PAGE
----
the challenge

Stocking a warehouse involves intense, repetitive movement. Without proper training, this movement can degrade a worker’s ability to get the job done safely and effectively.

The Story

Warehouse workers face severe physical demands, lifting thousands of pounds per day during long shifts lasting 12 to 14 hours. At one U.S. food wholesaler, warehouse workers complained of chronic pain and fatigue due to the physical nature of their job.

Physical pain and fatigue, plus unpredictable hours and environments, contributed to work-related injuries and early employee burnout. High turnover rates pushed the grocer to update the exercise portion of their new-hire training program. EXOS stepped in to help.

Did You

According to this company’s research, reducing warehouse injuries could save them $2.3 million per year in injury claims.

the solution

After evaluating the workers’ needs, EXOS designed a 12-week program to decrease the number of on-the-job injuries while boosting productivity and morale.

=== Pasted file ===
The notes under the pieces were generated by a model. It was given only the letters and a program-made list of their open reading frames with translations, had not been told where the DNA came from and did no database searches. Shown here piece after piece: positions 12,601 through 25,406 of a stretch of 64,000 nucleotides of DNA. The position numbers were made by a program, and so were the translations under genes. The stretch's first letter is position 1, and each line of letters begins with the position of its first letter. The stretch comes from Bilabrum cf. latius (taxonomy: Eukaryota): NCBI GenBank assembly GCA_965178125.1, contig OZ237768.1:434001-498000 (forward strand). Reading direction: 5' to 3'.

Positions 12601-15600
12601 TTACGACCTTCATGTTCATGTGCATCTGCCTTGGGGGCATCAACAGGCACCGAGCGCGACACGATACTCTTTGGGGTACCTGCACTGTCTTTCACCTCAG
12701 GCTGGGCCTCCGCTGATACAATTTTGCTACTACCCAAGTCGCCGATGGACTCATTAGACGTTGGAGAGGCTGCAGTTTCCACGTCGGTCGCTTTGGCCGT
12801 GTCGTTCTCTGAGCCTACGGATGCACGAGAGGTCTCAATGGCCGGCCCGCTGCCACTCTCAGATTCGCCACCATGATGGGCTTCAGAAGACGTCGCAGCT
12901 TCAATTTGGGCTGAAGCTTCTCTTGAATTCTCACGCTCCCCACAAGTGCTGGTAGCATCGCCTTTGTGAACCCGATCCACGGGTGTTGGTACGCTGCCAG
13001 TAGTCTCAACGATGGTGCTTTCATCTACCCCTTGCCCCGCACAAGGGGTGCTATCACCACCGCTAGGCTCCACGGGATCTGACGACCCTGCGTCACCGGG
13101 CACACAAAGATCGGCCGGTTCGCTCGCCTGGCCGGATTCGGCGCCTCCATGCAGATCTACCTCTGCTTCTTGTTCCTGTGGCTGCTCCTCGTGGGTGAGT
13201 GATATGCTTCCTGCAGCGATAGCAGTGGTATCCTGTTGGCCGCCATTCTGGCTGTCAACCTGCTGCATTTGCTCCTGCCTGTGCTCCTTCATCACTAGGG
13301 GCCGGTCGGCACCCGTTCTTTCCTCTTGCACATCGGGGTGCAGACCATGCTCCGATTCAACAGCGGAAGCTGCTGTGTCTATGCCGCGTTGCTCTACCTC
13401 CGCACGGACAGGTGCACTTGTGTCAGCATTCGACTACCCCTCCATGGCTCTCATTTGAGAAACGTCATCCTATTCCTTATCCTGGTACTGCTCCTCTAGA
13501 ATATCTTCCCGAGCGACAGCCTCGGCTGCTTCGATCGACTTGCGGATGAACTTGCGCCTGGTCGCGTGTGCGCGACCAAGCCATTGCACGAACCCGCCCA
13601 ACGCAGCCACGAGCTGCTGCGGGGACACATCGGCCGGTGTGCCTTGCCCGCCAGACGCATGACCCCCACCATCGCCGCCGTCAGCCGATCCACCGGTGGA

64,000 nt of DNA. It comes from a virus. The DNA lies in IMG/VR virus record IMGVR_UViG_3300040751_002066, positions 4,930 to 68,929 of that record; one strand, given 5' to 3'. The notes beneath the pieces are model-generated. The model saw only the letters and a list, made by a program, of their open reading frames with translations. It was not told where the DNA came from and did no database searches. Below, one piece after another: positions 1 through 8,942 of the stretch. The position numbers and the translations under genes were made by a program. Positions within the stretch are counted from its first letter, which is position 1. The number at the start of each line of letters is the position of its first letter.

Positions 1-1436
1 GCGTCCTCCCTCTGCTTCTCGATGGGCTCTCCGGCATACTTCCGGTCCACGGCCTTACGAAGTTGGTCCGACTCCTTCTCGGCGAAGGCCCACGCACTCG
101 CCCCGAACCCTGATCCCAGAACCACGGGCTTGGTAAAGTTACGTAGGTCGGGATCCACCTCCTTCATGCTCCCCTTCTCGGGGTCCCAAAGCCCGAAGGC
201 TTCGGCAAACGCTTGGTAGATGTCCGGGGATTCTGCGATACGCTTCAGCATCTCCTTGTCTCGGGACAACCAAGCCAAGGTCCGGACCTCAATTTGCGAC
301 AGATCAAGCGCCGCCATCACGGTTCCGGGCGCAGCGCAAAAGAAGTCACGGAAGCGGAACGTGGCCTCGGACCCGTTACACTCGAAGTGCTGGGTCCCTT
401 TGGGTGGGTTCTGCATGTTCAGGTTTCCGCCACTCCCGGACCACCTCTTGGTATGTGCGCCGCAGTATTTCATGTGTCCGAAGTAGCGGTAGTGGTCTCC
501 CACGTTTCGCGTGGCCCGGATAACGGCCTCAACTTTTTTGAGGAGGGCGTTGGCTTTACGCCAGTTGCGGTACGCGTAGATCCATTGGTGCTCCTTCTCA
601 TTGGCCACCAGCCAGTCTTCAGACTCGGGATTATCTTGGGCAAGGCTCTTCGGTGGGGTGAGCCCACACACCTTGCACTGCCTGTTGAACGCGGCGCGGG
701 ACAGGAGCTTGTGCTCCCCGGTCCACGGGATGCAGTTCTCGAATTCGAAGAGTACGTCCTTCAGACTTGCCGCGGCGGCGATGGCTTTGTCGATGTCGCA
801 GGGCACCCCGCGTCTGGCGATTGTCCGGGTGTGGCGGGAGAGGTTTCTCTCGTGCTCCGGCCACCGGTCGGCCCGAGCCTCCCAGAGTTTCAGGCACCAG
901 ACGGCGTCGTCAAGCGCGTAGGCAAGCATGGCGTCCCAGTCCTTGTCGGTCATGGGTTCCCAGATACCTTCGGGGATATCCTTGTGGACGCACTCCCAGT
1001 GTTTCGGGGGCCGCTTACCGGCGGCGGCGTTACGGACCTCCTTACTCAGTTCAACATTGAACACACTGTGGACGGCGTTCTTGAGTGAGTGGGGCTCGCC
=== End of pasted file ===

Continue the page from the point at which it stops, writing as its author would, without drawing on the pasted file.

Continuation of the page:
The program aimed to enhance performance and improve outcomes for workers and the company. Warehouse workers learned to improve lifting postures through proper movement patterns during specially designed movement sessions before and after shifts. Participants also received nutrition counseling and healthy habit education to help them boost energy levels and quality of life at work and at home.

“I’ve increased my productivity by 15 to 20 percent and am now one of the top selectors. I’m able to spend more time with my family instead of sleeping,” says Marquese, a program participant.

During movement sessions, employees practiced proper movement patterns that translated directly to their daily occupational responsibilities.
Proper movement training helped employees prepare to lift thousands of pounds of boxes during long shifts.
Movement sessions and one-on-one nutritional coaching introduced participants to healthy strategies.


  • Percent increase in worker productivity at the end of the program 0
  • Percent of new hires retained after the 12-week program, compared to 30-percent benchmark 0
  • Number of injuries during day and night shifts at the end of the program

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